The proposed Culinary Arts program provides students with hands-on as well as the theoretical aspects of food service. Graduates enter the job market with entry-level skills and a background which enhances their chances for numerous opportunities in the broad field of culinary arts. Students are taught in modern labs and gain experience working in numerous venues such as the college’s student-run dining room, at college-sponsored events, and through co-op jobs in local restaurants, hotels, country clubs and casinos. The Bureau of Labor Statistics indicates thatemployment forchefs and head cooks is projected to grow 9percent--faster than the average for all occupations, plus cooks and food preparation workers is projected to be 5 percent from 2014 to 2024. The percentage of growth for cookswithin institutions and cafeteriasis 6 percent andrestaurants is 14 percent. (

The Culinary Arts AOS programwill prepare students for entry-level employment in the food industry immediately following graduation.NTID is committed to recruiting and enrolling a diverse student population and we believe this program could potentially attract a number of these students accepted at NTID. An ACT score of 14 is required for entrance to this AOS program for all students.

III. Description of the New Program

Throughout the Culinary Arts associates degree program, food preparation and management skills are developed. Besides foundations-based coursework and skills development in hot food preparation, specific areas of study include wine appreciation, baking, methods and ingredients of international cuisines, America's regional cuisines, banquet management and buffet presentation and the skills of the cold kitchen.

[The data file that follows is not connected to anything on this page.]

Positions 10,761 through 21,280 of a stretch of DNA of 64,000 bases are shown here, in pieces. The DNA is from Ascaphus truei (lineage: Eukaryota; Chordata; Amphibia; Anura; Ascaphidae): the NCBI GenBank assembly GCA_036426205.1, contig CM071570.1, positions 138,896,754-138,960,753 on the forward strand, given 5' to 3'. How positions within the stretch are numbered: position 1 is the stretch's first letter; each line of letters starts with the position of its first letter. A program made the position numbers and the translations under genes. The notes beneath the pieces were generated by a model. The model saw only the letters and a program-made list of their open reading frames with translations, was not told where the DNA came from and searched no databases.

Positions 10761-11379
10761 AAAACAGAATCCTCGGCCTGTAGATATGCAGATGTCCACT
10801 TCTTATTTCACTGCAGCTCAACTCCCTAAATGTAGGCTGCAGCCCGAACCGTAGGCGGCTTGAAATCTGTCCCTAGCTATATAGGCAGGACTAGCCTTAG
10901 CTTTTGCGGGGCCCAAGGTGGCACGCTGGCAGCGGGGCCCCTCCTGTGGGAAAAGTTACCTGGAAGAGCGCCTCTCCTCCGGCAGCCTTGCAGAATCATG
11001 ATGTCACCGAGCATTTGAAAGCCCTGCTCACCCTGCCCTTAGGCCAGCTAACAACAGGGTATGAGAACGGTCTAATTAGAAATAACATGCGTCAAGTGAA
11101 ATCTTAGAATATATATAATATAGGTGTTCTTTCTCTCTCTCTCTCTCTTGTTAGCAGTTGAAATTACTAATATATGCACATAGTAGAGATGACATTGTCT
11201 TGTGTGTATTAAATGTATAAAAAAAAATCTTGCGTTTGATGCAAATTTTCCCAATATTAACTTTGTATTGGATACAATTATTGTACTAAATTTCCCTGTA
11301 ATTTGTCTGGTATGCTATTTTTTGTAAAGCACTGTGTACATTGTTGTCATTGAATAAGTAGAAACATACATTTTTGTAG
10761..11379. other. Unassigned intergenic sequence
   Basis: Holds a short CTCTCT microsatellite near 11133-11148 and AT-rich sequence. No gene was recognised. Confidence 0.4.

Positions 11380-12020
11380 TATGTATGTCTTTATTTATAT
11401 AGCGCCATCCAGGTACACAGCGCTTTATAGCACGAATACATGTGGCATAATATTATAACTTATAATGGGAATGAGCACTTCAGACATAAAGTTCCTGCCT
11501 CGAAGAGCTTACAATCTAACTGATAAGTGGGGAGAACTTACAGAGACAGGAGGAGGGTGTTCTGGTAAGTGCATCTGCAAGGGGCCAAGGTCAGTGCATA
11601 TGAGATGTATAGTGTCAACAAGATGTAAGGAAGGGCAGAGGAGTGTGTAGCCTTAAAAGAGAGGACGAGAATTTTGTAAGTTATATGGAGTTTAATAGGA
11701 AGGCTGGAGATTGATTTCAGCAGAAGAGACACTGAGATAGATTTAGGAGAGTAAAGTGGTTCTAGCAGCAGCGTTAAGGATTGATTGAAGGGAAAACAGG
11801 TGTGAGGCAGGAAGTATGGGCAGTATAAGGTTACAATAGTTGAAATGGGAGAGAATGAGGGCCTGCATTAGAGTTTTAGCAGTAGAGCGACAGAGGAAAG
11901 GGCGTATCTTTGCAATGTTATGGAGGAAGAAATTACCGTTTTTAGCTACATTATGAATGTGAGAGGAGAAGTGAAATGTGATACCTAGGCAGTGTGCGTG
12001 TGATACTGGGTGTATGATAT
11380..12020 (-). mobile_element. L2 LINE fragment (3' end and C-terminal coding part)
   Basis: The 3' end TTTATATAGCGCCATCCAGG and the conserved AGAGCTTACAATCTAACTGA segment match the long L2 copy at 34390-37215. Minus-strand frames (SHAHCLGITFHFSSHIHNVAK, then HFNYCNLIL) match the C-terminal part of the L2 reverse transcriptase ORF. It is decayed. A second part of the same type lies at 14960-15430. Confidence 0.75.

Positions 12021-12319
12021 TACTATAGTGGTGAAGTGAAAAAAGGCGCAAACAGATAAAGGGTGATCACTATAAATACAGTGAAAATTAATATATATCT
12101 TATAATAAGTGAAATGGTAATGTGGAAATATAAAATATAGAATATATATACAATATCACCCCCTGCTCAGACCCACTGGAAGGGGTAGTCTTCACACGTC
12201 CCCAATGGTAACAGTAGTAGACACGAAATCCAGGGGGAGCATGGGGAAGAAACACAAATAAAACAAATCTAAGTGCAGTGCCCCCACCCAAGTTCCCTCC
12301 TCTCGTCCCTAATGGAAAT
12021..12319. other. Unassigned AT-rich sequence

Through this proposed program, students will also have the opportunity to test and refine their skills, through co-op jobs, internships and partnerships with multiple local restaurants and hotels, while learning hands-on what food, drink and service styles appeal to the modern consumer. Graduates of the program can be employed throughout the hospitality industry as chefs, bakers, cooks and apprentices in hotels, restaurants, institutions, clubs and hospitals.

Upon graduation with an Associate in Occupational Studies degree in Culinary Arts, the graduate will be qualified to:

  • demonstrate food preparation methods appropriate for the specific production situation and food item;
  • analyze the nutritional composition of a recipe and be able to successfully modify and prepare dishes meeting recognized nutritional guidelines;
  • maintain a safe and sanitary environment for food preparation and service;
  • utilize appropriate technology needed to support culinary arts/food operations;
  • effectively communicate face-to-face and in brief written statements with superiors, peers, subordinates and customers in both work and social settings.

Fall Semester (1st year)Credits
 NCAR-100 Freshman Seminar1
 LAS Elective: NMTH xxxCulinary Math3
 NBCA-140 Culinary Arts Fundamentals3
 NBCA-150Sanitation & Safety3
 NXXX-xxx ASL/Deaf Cultural Studies*3
13 / Spring Semester (1st year)Credits
 NENG-212 Career English I 3
 NBCA-160 Culinary Nutrition 3
 NBCA-165Intro to Baking & Pastries 3
 NBCA-145 Introductory Food Prep3
 NCOM-xxxComm, Social, Global Awareness** 3
Fall Semester (2nd year)Credits
 NENG-213 Career English II3
 NBAC-175Intermediate Baking & Pastries 3
 NBCA-180Intermediate FoodPrep3
 NAST-210 Essentials of BusCommunication3
12 / Spring Semester (2nd year)Credits
 NBCA-190Hospitality Marketing 3
 NBCA-195 Advanced Food Prep 3
 NBCA-185 Menu Develop & Culinary Purchase3
 NBCA-210 Hospitality and Customer Service 3
 Wellness Education 0
Fall Semester (3rd year)Credits